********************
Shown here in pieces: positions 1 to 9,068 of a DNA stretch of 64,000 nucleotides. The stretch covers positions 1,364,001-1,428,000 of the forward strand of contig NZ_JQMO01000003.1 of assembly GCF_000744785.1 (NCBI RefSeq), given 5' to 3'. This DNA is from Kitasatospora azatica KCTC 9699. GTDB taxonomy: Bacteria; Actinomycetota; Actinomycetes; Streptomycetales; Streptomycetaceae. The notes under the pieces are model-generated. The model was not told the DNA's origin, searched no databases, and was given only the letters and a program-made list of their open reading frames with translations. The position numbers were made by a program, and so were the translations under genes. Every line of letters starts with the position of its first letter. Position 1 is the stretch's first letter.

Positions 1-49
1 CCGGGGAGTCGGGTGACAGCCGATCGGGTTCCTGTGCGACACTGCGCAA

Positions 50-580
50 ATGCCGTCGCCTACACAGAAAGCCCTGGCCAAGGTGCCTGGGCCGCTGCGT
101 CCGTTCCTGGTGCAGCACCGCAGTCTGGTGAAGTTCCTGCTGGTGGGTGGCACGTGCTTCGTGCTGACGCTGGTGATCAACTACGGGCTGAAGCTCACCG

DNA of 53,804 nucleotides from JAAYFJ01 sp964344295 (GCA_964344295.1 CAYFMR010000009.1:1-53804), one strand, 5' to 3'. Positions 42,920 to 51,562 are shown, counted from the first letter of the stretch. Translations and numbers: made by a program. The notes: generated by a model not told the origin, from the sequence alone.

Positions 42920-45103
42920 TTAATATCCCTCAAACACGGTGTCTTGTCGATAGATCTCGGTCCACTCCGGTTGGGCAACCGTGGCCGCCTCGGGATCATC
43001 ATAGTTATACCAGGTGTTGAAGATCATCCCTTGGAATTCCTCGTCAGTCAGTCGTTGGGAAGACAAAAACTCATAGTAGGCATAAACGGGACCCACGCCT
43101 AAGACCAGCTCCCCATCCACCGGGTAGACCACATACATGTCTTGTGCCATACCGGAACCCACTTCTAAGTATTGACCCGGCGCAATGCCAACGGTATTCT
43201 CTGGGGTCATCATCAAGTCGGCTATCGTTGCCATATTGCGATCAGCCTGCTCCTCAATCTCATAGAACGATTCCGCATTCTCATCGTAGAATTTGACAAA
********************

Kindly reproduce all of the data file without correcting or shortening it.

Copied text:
Shown here in pieces: positions 1 to 9,068 of a DNA stretch of 64,000 nucleotides. The stretch covers positions 1,364,001-1,428,000 of the forward strand of contig NZ_JQMO01000003.1 of assembly GCF_000744785.1 (NCBI RefSeq), given 5' to 3'. This DNA is from Kitasatospora azatica KCTC 9699. GTDB taxonomy: Bacteria; Actinomycetota; Actinomycetes; Streptomycetales; Streptomycetaceae. The notes under the pieces are model-generated. The model was not told the DNA's origin, searched no databases, and was given only the letters and a program-made list of their open reading frames with translations. The position numbers were made by a program, and so were the translations under genes. Every line of letters starts with the position of its first letter. Position 1 is the stretch's first letter.

Positions 1-49
1 CCGGGGAGTCGGGTGACAGCCGATCGGGTTCCTGTGCGACACTGCGCAA

Positions 50-580
50 ATGCCGTCGCCTACACAGAAAGCCCTGGCCAAGGTGCCTGGGCCGCTGCGT
101 CCGTTCCTGGTGCAGCACCGCAGTCTGGTGAAGTTCCTGCTGGTGGGTGGCACGTGCTTCGTGCTGACGCTGGTGATCAACTACGGGCTGAAGCTCACCG

DNA of 53,804 nucleotides from JAAYFJ01 sp964344295 (GCA_964344295.1 CAYFMR010000009.1:1-53804), one strand, 5' to 3'. Positions 42,920 to 51,562 are shown, counted from the first letter of the stretch. Translations and numbers: made by a program. The notes: generated by a model not told the origin, from the sequence alone.

Positions 42920-45103
42920 TTAATATCCCTCAAACACGGTGTCTTGTCGATAGATCTCGGTCCACTCCGGTTGGGCAACCGTGGCCGCCTCGGGATCATC
43001 ATAGTTATACCAGGTGTTGAAGATCATCCCTTGGAATTCCTCGTCAGTCAGTCGTTGGGAAGACAAAAACTCATAGTAGGCATAAACGGGACCCACGCCT
43101 AAGACCAGCTCCCCATCCACCGGGTAGACCACATACATGTCTTGTGCCATACCGGAACCCACTTCTAAGTATTGACCCGGCGCAATGCCAACGGTATTCT
43201 CTGGGGTCATCATCAAGTCGGCTATCGTTGCCATATTGCGATCAGCCTGCTCCTCAATCTCATAGAACGATTCCGCATTCTCATCGTAGAATTTGACAAA